The Power of the Phone
Many of us now are wondering where our next meals are coming from.
Relax. We need look no further than our telephones.
One of the few things (opportunity-based) the Internet today gives up with a little bit of research is someone’s phone number. I’m not saying it’s going to give everyone’s phone number up. Sadly, many have fallen victim to walling themselves away from public scrutiny. Over time they’ll find this has effectively shut them OFF from opportunity. Still there are some that can still be reached via their phones if we try.
Some of you know this but some of you may not but I am a state of Ohio licensed real estate broker. I have been one for a lot of years. I am a firm believer in never giving up professional licensing. I’ve always kept my licensing because you never know when circumstances might change. My seminal phone grounding comes from being raised in my parents’ real estate and business brokerage business.
The first thing about the phone I’d like to communicate to you is YOU ALWAYS ANSWER IT if possible. If you can’t answer it yourself you have another live voice answer it; I don’t care what time it is.
My father was a night owl and I can’t tell you how many 1a.m. deals started because some nosy drunk called from a bar when the owner/bartender handed him a card and said, “Here, call them. They’ll give you the details.”
If there was an answering machine for the guy to talk to chances are he would’ve hung up. Who knows what would have happened the next day?
Our friend Glenn Gutmacher calls long-lasting tools “EVERGREEN”. THE POWER OF THE PHONE is one of these tools.
There’s a close camaraderie that builds up during the tenancy very much like what builds up in hiring relationships. I’ve always said there are so many similarities between the two industries! And they both involve the POWER OF THE PHONE.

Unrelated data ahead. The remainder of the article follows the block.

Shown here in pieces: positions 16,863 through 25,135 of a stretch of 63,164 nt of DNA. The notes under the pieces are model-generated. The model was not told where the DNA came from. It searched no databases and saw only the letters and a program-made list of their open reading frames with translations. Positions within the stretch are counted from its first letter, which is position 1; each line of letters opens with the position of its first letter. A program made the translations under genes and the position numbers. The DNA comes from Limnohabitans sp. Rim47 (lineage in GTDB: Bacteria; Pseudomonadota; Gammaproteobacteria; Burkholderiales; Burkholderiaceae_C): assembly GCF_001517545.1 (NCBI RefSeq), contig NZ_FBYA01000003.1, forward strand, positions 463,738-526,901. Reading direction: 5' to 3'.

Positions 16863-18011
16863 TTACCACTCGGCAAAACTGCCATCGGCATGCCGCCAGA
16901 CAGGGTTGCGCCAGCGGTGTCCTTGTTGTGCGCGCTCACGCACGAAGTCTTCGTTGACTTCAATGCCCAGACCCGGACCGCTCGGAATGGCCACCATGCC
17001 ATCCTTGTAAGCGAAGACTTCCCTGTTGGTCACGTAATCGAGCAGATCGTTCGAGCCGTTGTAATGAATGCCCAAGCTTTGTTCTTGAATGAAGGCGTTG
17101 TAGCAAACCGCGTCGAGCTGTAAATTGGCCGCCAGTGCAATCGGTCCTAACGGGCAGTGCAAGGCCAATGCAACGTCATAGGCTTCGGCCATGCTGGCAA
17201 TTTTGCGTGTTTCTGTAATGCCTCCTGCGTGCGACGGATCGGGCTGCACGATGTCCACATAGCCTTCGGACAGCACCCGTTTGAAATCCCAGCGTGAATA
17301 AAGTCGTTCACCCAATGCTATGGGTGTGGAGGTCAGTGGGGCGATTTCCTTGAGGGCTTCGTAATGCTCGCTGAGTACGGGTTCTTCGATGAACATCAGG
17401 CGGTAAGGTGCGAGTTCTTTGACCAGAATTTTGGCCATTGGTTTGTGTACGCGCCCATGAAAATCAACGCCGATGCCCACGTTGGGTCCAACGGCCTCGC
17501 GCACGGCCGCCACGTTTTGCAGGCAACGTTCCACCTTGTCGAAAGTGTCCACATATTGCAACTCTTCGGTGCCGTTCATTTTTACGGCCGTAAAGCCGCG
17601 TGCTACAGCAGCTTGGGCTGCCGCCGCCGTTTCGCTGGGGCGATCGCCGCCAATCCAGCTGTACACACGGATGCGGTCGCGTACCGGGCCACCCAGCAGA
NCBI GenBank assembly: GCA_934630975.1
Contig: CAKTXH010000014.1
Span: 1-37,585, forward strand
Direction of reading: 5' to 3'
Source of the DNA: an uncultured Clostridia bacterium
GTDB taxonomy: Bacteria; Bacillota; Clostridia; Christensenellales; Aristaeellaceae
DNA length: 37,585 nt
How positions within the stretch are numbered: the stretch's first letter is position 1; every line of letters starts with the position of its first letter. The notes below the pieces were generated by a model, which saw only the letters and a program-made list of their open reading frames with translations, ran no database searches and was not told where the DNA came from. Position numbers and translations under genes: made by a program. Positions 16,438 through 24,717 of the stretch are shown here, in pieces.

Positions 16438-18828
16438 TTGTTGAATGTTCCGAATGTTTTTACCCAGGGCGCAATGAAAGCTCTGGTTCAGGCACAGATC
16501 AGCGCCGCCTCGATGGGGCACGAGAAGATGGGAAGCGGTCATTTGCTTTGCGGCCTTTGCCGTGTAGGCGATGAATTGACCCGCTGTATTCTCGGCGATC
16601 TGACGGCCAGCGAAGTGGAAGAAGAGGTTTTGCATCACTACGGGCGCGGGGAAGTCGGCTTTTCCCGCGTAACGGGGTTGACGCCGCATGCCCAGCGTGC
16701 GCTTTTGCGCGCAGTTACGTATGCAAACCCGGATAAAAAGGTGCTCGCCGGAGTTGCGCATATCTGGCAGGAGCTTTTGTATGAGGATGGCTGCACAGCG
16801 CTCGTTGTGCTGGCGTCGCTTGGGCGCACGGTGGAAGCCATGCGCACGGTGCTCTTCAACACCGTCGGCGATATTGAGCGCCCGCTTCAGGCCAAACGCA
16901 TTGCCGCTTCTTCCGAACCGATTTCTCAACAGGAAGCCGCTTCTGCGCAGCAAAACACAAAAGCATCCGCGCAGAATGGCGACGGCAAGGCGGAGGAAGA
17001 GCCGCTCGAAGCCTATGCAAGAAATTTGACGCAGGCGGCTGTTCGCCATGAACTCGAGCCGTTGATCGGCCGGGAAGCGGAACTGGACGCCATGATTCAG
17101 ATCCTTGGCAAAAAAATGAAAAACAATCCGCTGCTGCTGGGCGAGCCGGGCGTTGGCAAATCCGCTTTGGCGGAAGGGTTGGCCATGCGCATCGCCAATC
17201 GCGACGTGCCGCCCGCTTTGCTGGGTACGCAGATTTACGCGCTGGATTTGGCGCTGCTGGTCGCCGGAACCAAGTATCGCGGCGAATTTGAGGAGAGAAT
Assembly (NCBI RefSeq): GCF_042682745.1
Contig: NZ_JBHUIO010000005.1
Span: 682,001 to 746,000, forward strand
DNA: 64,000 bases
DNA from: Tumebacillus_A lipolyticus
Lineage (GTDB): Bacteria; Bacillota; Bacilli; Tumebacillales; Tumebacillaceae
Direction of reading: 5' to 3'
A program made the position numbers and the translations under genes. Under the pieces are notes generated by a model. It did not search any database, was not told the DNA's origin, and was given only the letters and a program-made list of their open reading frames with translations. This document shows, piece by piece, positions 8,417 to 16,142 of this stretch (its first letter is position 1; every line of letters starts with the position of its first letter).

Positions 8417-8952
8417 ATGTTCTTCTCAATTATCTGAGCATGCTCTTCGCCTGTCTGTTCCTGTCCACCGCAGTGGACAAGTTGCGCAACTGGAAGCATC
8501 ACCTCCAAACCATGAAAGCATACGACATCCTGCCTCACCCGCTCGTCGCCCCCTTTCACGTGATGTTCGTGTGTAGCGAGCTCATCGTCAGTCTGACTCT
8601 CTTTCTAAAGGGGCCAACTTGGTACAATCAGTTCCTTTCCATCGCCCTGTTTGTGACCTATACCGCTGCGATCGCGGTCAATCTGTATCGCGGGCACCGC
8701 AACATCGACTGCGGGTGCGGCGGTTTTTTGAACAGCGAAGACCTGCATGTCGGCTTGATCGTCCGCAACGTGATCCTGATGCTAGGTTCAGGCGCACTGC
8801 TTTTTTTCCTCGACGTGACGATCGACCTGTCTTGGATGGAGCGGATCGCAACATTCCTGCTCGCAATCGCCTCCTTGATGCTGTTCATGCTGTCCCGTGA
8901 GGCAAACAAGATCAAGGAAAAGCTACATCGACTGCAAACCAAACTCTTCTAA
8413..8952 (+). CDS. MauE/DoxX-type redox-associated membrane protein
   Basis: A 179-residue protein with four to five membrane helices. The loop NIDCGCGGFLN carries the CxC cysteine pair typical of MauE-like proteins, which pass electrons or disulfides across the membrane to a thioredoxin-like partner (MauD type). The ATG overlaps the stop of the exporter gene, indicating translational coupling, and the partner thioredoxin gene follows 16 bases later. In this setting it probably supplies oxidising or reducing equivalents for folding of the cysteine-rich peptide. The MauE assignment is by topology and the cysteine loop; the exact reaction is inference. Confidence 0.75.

I am a PHONE SOURCER
And where did I learn my skills?
In the real estate / business brokerage business!
Knocking on Doors = Cold Calling
What am I really? I’m a DOOR KNOCKER.
As a young real estate salesperson in the summers between college years I started selling real estate. I was licensed at 18. I’d get in my car and drive out into the country and knock on farm doors. (I was bit by dogs three times.) I listed several farms, some of which would sell throughout the following year (or two) and that was the beginning of my real estate career. The money from those sales helped keep me in school (my father died when I was 21) and allowed me to live independently at school during the school year.
The process of a DOOR KNOCKER is thus:
- You drive down a road looking at farms as you pass. When you see one that looks like “it could be/might be” for sale you pull in the driveway. It may be that you have to stop in the road (country roads are often lonely so this is easily done) and back up past the driveway and turn in.